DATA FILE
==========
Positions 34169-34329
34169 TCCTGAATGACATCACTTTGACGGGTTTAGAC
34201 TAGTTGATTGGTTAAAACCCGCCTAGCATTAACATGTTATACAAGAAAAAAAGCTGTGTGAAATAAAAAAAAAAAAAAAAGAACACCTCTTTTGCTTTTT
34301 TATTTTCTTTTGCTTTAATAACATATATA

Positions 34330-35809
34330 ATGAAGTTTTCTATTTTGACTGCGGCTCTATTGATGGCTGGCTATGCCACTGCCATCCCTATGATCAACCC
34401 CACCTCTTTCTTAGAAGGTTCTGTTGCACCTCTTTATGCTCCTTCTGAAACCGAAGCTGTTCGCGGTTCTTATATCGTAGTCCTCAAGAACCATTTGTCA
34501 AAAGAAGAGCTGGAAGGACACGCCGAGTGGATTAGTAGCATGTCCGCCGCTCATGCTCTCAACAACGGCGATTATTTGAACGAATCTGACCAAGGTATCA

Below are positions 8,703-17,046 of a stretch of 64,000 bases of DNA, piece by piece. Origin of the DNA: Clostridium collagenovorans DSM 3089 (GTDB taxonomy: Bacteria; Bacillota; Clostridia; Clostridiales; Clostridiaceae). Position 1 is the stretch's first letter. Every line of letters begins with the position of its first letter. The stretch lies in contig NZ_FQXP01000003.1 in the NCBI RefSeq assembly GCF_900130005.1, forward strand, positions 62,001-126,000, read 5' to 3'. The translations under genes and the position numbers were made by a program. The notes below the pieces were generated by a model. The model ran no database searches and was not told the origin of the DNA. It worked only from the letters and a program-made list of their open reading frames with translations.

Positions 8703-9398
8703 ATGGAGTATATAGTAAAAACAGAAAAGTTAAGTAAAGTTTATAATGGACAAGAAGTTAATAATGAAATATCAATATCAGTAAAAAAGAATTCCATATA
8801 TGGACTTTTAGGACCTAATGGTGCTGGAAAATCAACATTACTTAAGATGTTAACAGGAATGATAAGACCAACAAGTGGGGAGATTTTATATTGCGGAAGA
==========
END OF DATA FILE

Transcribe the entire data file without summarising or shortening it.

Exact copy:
Positions 34169-34329
34169 TCCTGAATGACATCACTTTGACGGGTTTAGAC
34201 TAGTTGATTGGTTAAAACCCGCCTAGCATTAACATGTTATACAAGAAAAAAAGCTGTGTGAAATAAAAAAAAAAAAAAAAGAACACCTCTTTTGCTTTTT
34301 TATTTTCTTTTGCTTTAATAACATATATA

Positions 34330-35809
34330 ATGAAGTTTTCTATTTTGACTGCGGCTCTATTGATGGCTGGCTATGCCACTGCCATCCCTATGATCAACCC
34401 CACCTCTTTCTTAGAAGGTTCTGTTGCACCTCTTTATGCTCCTTCTGAAACCGAAGCTGTTCGCGGTTCTTATATCGTAGTCCTCAAGAACCATTTGTCA
34501 AAAGAAGAGCTGGAAGGACACGCCGAGTGGATTAGTAGCATGTCCGCCGCTCATGCTCTCAACAACGGCGATTATTTGAACGAATCTGACCAAGGTATCA

Below are positions 8,703-17,046 of a stretch of 64,000 bases of DNA, piece by piece. Origin of the DNA: Clostridium collagenovorans DSM 3089 (GTDB taxonomy: Bacteria; Bacillota; Clostridia; Clostridiales; Clostridiaceae). Position 1 is the stretch's first letter. Every line of letters begins with the position of its first letter. The stretch lies in contig NZ_FQXP01000003.1 in the NCBI RefSeq assembly GCF_900130005.1, forward strand, positions 62,001-126,000, read 5' to 3'. The translations under genes and the position numbers were made by a program. The notes below the pieces were generated by a model. The model ran no database searches and was not told the origin of the DNA. It worked only from the letters and a program-made list of their open reading frames with translations.

Positions 8703-9398
8703 ATGGAGTATATAGTAAAAACAGAAAAGTTAAGTAAAGTTTATAATGGACAAGAAGTTAATAATGAAATATCAATATCAGTAAAAAAGAATTCCATATA
8801 TGGACTTTTAGGACCTAATGGTGCTGGAAAATCAACATTACTTAAGATGTTAACAGGAATGATAAGACCAACAAGTGGGGAGATTTTATATTGCGGAAGA